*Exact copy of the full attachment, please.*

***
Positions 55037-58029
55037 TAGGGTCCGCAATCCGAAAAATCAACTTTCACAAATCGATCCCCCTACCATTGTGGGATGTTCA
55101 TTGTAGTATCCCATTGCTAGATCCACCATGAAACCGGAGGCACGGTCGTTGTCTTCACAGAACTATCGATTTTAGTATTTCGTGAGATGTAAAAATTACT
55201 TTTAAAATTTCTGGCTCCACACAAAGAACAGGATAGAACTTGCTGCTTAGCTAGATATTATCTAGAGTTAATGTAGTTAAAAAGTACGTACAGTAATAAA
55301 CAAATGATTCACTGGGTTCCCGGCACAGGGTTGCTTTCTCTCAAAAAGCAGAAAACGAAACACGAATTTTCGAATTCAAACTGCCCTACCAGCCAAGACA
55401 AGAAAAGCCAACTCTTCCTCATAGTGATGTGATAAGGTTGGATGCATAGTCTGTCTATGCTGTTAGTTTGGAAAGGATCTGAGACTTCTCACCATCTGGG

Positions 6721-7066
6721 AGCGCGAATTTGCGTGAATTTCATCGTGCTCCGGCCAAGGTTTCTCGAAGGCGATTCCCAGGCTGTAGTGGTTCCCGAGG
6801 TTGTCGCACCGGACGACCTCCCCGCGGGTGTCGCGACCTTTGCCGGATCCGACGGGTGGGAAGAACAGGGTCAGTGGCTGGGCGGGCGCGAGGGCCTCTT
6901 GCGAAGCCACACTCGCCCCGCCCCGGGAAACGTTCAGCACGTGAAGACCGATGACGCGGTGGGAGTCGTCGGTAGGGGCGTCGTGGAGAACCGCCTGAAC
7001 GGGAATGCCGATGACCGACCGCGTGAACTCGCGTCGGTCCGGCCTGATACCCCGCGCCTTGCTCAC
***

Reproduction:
Positions 55037-58029
55037 TAGGGTCCGCAATCCGAAAAATCAACTTTCACAAATCGATCCCCCTACCATTGTGGGATGTTCA
55101 TTGTAGTATCCCATTGCTAGATCCACCATGAAACCGGAGGCACGGTCGTTGTCTTCACAGAACTATCGATTTTAGTATTTCGTGAGATGTAAAAATTACT
55201 TTTAAAATTTCTGGCTCCACACAAAGAACAGGATAGAACTTGCTGCTTAGCTAGATATTATCTAGAGTTAATGTAGTTAAAAAGTACGTACAGTAATAAA
55301 CAAATGATTCACTGGGTTCCCGGCACAGGGTTGCTTTCTCTCAAAAAGCAGAAAACGAAACACGAATTTTCGAATTCAAACTGCCCTACCAGCCAAGACA
55401 AGAAAAGCCAACTCTTCCTCATAGTGATGTGATAAGGTTGGATGCATAGTCTGTCTATGCTGTTAGTTTGGAAAGGATCTGAGACTTCTCACCATCTGGG

Positions 6721-7066
6721 AGCGCGAATTTGCGTGAATTTCATCGTGCTCCGGCCAAGGTTTCTCGAAGGCGATTCCCAGGCTGTAGTGGTTCCCGAGG
6801 TTGTCGCACCGGACGACCTCCCCGCGGGTGTCGCGACCTTTGCCGGATCCGACGGGTGGGAAGAACAGGGTCAGTGGCTGGGCGGGCGCGAGGGCCTCTT
6901 GCGAAGCCACACTCGCCCCGCCCCGGGAAACGTTCAGCACGTGAAGACCGATGACGCGGTGGGAGTCGTCGGTAGGGGCGTCGTGGAGAACCGCCTGAAC
7001 GGGAATGCCGATGACCGACCGCGTGAACTCGCGTCGGTCCGGCCTGATACCCCGCGCCTTGCTCAC